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    Reading Gallup’s article a week ago about the percentage of the LGBT people in the largest United States metropolitan areas warranted a little ti… Read More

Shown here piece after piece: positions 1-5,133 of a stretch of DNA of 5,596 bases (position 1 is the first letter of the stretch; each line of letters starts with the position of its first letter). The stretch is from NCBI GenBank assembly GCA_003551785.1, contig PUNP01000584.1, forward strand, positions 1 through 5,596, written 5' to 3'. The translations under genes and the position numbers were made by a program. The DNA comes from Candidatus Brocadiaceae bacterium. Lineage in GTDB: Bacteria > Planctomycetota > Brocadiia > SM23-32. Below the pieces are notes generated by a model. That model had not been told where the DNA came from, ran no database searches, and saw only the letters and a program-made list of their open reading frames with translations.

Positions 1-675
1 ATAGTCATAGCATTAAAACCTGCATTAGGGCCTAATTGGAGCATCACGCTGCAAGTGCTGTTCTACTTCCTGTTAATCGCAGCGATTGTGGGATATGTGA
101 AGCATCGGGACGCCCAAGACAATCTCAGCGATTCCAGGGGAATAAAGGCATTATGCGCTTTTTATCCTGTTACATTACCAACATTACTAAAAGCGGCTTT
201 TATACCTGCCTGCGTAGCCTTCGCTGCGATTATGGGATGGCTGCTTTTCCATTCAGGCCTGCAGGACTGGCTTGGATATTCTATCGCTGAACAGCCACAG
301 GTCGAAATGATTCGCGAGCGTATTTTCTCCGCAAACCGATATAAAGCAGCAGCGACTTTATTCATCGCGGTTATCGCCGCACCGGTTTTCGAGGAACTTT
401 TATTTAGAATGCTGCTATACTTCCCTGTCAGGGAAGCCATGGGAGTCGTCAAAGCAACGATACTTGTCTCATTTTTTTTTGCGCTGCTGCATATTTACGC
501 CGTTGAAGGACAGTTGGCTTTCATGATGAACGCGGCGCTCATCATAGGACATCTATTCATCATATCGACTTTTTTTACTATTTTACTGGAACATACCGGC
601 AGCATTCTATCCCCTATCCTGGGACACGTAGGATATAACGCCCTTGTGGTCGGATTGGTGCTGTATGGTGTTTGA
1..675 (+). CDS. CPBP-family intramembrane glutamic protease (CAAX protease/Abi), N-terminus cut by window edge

Reading Gallup’s article a week ago about the percentage of the LGBT people in the largest United States metropolitan areas warranted a little time on an infographic. With other client projects going on lately, it’s been ages since I took a few minutes with Netflix in the background to enjoy some data visualization. I added another set of data to contrast—a simple breakdown of LGBT rights per state as they stand. I can understand that some of these are more complicated in implementation than a graphic can easily convey, but the cover marriage equality, same-sex adoption, anti-discrimination laws for housing and employment, and hate crime laws. I also added a little data in terms of a translation of percentages to rough ratios and the total numbers those percentages calculate to. I went a few rounds with the design, though I have to create some kind of deadline for myself (what? you think I have nothing else to do?). Opting for some decorative floral data points—thinking of the color and lively expression of Pride. As far as the data is concerned, San Francisco lives up to its stereotype, but having Salt Lake City in the top ten for its higher ratio was a bit of a surprise, even to some of us living here. I appreciated the Gallup report’s header photo of SLC locals Derek Kitchen and Moudi Sbeity, plaintiffs in Utah’s same-sex marriage lawsuit that it seems started a domino effect for the country. It’s interesting to note that the report is self-reporting, and though there isn’t as much stigma over being gay as there used to be, a conservative area like Utah might possibly be underreporting in contrast to the larger cities. Still, 1.1% higher than national average for one of the reddest states in the country is pretty interesting. Some standouts are fun—Austin in conservative Texas, New Orleans compared to the rest of the South, and Louisville, Kentucky. Also noting Pittsburgh—scene of Queer as Folk as one of the lowest, and the contrast of San Francisco to San Jose. Looks like there’s a pretty good shift westward in the percentages, contrasting with the Midwest particularly. The western and New England States also have more rights legalized. Maybe the Pet Shop Boys were prophetic—Go West is a gay anthem, after all. Read Less
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